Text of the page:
New ideas are powerful things, even when they are wrong. Aviation legend Dick Rutan is not criticising his younger brother when he says the aerodynamic ideas of the now-retired founder of Scaled Composites are generally wrong two times out of three.

After a 46-year career as a test pilot and pioneering aircraft and spaceship designer, a list of Burt Rutan's failed projects could fill the world's most eclectic aviation museum.

But, oh, the ideas that worked...

A partial list of successful projects includes lightplanes (Vari-Eze, Long-EZ, Quickie, Defiant) designed to be almost impossible to stall; an admittedly dangerous aircraft design (Voyager), no heavier than a Beechcraft King Air, which circumnavigated the globe nonstop; and a privately-funded space vehicle (SpaceShipOne) configured to assume the perfect profile for safe re-entry.

Global Flyer flying (c)NASM
 The Virgin Atlantic GlobalFlyer which achieved the first circumnaviation of the world by unrefulled turbofan

As diverse a sample as Rutan's successes, the full list of his models and projects is even broader. No pocket of the aerospace world, it seems, escaped the curious meddling of his Mojave, Cailfornia-based enterprise.

Spacecraft, rockets, fighters, trainers, unmanned air vehicles, transports, helicopters, balloons, sailplanes, airliners, business aircraft, very light jets, general aviation and racers all owe a debt to the learning achieved by Rutan successes, and perhaps even more so by his failures.

No configuration has been left untried. From forward canard-aft wing pusher engine combinations, to tandem-wings, to joined wings, to staggered wings, to asymmetric twin-booms and feathered tails, Rutan's ideas seemed almost defiantly unconventional.

Burt Rutan (c) Rex
 © Rex
 Rutan himself, worth a salute

His firm, Scaled Composites, stands out in an industry that increasingly shrinks from taking bets that are deemed too risky.

Rutan has described Scaled's working environment as a place where courage is applauded and multiple failures are expected. No project is worth Scaled's time accepting unless half of those involved believe that the goal is impossible.

Almost as important as the pioneering aircraft designs to Rutan's legacy was the working culture he insisted upon in the aerodynamic laboratories he controlled. First, it was the Rutan Aircraft Factory, and, after 1983, it was Scaled Composites, which started with only six workers and now employs more than 400.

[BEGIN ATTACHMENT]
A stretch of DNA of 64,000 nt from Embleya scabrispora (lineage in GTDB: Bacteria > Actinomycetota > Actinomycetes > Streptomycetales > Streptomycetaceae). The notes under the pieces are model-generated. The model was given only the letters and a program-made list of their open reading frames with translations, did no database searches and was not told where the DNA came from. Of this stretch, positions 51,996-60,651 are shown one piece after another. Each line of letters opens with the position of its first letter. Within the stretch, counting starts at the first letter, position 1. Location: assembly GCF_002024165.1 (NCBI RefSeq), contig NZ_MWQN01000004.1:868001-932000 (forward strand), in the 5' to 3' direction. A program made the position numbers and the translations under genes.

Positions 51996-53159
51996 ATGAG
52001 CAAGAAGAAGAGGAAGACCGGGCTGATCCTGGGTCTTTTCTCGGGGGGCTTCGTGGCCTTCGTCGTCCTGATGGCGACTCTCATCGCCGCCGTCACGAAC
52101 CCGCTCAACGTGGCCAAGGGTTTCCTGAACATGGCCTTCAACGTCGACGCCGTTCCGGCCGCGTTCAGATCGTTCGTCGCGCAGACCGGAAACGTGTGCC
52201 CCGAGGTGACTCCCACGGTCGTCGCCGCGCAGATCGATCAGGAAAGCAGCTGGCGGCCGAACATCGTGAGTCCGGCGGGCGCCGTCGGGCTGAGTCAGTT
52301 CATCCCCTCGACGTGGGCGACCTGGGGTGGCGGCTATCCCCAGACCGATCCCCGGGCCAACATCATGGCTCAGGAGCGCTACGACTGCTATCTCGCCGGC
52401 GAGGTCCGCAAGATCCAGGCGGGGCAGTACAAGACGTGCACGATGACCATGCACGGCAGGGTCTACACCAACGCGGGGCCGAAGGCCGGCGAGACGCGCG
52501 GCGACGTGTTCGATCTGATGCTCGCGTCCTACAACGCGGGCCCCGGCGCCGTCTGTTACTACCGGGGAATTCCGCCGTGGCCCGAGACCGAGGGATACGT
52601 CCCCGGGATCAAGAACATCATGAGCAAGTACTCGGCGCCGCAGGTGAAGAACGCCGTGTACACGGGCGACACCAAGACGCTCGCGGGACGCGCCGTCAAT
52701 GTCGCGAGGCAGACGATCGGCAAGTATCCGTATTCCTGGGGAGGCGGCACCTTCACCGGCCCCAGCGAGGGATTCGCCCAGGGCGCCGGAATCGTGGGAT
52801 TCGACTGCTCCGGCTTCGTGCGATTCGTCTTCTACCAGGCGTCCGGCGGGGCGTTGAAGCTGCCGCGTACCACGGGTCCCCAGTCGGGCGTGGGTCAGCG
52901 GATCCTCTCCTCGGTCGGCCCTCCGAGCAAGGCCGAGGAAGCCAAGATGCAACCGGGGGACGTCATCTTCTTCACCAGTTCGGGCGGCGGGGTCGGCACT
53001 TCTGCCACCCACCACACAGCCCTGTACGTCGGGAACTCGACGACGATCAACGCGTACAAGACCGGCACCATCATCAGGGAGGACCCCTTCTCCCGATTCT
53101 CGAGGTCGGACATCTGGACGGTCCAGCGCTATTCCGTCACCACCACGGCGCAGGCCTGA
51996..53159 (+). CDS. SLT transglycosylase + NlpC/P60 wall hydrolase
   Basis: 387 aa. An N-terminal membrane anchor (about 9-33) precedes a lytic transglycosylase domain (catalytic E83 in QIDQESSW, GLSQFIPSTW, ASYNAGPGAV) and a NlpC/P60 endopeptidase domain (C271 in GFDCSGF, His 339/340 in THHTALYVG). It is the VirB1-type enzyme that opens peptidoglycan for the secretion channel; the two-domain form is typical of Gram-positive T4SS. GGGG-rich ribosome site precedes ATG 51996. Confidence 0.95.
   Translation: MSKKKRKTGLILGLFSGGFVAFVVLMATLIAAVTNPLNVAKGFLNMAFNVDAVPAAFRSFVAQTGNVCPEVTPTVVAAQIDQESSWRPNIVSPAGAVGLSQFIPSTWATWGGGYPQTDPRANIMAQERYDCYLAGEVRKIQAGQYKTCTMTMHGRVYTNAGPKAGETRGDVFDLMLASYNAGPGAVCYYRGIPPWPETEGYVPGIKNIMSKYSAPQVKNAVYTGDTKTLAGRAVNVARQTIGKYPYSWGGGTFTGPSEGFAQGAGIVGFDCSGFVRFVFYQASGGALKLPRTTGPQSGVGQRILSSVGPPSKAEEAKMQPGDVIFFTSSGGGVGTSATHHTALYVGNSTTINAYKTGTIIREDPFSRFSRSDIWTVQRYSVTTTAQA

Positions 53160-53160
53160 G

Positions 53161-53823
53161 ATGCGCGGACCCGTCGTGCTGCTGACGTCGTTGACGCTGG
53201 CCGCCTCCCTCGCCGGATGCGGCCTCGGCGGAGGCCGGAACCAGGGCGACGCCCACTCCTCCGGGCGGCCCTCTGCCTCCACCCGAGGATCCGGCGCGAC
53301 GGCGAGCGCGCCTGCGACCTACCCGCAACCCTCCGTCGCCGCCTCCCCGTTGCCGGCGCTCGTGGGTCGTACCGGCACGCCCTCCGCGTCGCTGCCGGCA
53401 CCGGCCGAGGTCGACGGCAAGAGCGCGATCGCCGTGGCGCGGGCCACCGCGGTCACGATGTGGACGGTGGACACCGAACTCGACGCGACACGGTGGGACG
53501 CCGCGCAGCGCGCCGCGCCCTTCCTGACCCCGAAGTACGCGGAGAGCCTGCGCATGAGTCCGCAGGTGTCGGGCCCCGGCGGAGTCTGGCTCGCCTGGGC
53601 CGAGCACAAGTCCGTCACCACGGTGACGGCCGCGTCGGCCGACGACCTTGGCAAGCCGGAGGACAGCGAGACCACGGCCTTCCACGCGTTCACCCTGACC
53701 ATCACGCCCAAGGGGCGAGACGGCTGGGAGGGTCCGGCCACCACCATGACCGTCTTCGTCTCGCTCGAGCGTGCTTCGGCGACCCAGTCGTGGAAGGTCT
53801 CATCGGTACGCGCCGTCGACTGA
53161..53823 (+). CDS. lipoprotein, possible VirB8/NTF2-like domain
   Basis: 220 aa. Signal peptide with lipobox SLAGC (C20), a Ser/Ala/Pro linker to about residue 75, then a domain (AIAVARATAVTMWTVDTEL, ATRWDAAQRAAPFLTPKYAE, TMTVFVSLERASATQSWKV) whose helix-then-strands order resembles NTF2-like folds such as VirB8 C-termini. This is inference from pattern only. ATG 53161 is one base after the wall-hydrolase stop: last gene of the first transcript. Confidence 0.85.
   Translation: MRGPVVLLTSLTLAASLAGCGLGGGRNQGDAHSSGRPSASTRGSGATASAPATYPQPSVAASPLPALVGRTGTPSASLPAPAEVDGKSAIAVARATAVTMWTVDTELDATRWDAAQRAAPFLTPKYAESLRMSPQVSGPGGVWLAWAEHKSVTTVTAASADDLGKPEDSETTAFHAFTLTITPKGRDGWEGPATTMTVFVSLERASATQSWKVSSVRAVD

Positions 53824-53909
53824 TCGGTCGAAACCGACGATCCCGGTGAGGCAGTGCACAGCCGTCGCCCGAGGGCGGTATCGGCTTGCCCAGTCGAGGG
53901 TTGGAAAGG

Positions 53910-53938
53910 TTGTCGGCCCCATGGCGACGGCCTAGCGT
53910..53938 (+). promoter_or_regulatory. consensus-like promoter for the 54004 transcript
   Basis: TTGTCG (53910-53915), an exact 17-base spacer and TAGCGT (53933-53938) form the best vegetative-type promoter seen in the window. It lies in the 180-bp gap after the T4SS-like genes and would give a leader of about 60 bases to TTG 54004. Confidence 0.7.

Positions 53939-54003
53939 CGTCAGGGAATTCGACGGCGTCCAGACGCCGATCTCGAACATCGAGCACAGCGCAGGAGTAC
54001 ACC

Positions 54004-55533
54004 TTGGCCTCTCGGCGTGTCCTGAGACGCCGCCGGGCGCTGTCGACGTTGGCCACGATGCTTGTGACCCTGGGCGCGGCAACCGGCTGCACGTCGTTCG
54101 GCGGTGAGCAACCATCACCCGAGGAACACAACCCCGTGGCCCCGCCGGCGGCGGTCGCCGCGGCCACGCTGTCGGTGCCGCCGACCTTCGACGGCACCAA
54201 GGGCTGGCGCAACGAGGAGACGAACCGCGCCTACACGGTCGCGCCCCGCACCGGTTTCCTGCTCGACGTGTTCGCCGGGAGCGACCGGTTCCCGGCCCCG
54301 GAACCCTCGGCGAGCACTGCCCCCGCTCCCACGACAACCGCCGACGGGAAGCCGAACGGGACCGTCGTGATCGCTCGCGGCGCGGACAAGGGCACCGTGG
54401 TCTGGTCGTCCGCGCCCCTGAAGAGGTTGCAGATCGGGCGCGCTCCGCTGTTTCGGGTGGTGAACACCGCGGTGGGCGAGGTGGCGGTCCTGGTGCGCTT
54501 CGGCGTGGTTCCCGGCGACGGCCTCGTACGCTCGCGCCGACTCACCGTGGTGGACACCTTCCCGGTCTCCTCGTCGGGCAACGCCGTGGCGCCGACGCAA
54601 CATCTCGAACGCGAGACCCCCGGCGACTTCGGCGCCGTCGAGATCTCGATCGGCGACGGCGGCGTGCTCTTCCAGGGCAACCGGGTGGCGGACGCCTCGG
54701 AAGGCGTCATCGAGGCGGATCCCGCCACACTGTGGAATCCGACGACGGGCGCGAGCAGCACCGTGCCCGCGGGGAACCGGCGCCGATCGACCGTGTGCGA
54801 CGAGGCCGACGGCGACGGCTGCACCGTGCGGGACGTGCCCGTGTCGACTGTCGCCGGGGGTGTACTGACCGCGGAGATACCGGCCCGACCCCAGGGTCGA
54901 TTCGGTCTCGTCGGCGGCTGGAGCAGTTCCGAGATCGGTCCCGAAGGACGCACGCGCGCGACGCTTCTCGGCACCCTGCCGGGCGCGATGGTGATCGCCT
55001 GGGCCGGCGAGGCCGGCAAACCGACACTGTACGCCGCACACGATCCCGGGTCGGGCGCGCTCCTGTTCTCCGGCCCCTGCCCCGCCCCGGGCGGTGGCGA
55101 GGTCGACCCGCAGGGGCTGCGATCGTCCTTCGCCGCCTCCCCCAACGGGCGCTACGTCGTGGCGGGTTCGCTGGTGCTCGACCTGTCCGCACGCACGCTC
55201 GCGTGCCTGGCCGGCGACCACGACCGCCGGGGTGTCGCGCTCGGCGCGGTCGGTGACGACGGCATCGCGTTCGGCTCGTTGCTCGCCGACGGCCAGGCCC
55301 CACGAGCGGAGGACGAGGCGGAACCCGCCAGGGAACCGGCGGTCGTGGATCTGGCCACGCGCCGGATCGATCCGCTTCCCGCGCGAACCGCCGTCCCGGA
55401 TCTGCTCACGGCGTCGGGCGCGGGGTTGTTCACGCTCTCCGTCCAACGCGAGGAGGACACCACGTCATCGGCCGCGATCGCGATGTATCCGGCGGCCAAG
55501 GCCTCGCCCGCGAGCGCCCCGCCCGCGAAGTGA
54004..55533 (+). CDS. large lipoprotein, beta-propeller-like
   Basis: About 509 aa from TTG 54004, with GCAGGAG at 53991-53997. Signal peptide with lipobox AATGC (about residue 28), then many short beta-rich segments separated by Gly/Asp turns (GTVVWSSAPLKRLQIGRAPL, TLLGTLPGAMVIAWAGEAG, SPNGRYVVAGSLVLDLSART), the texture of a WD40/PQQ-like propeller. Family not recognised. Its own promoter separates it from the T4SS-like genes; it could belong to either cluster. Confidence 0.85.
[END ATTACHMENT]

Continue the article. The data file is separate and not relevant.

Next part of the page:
Scaled belongs to the lineage of the vision of Lockheed Skunk Works founder Kelly Johnson, one of Rutan's declared heroes. Johnson famously cancelled the D-21 stealth drone after losing faith in his own design, and refunded the government for the costs. Johnson's singular approach became the template for the Scaled Composites team.

Proteus (c) USAF 
 The Proteus tandem-wing, high-altitude jet

In the late 1980s, Rutan agreed to design the advanced technology tactical transport (ATTT), a futuristic C-130 replacement, for the Defense Advanced Research Projects Agency (DARPA).

But Rutan balked when the contract terms called for establishing a team of government auditors on Scaled's property. Rutan's approach requires a pool of engineers to move from project to project, solving problems as they arise. Micro-managing billable hours and parts numbers are anathema to the company's working culture. According to Rutan, Scaled's costs were so low that the government erased the terms, and the project was started.

Rutan's approach that yielded the Vari-Eze, Voyager and SpaceShipOne worked best when Scaled remained in control of the design and the manufacturing. Joint projects launched with corporate partners had a more chequered history.

 The StarShip, a costly blunder

Possibly Rutan's worst mistake is the Starship, a costly blunder that nearly ruined Beech. But its failure in the marketplace is symbolic of the risks that Rutan was willing to take, if he believed in the project.

A decade later, the company took perhaps its riskiest bet, launching the SpaceShipOne programme to prove commercial spaceflight was feasible. Over five days in October 2004, Rutan's team completed two suborbital flights within five days. Seven years later, the commercial spaceflight industry is finally dawning, with the Virgin Galactic/Scaled Composites VMS Enterprise (SpaceShipTwo) firmly in the lead.

Dick Rutan, addressing the audience of the Collier Awards in May as the keynote speaker, lamented that one unintended consequence of one of his brother's successes is that it stopped further research. No one kept up the pursuit of ultra-long-endurance, manned flight after co-pilots Dick Rutan and Jenna Yaeger landed Voyager safely in Mojave on 23 December 1986.

The around-the-world flight of Voyager broke all known boundaries of powered flight endurance and established the co-pilots Dick Rutan and Jenna Yaeger and the designer as legends in the aviation industry. But that success is where progress stopped.

Rutan's design roll call 


Source: Flight International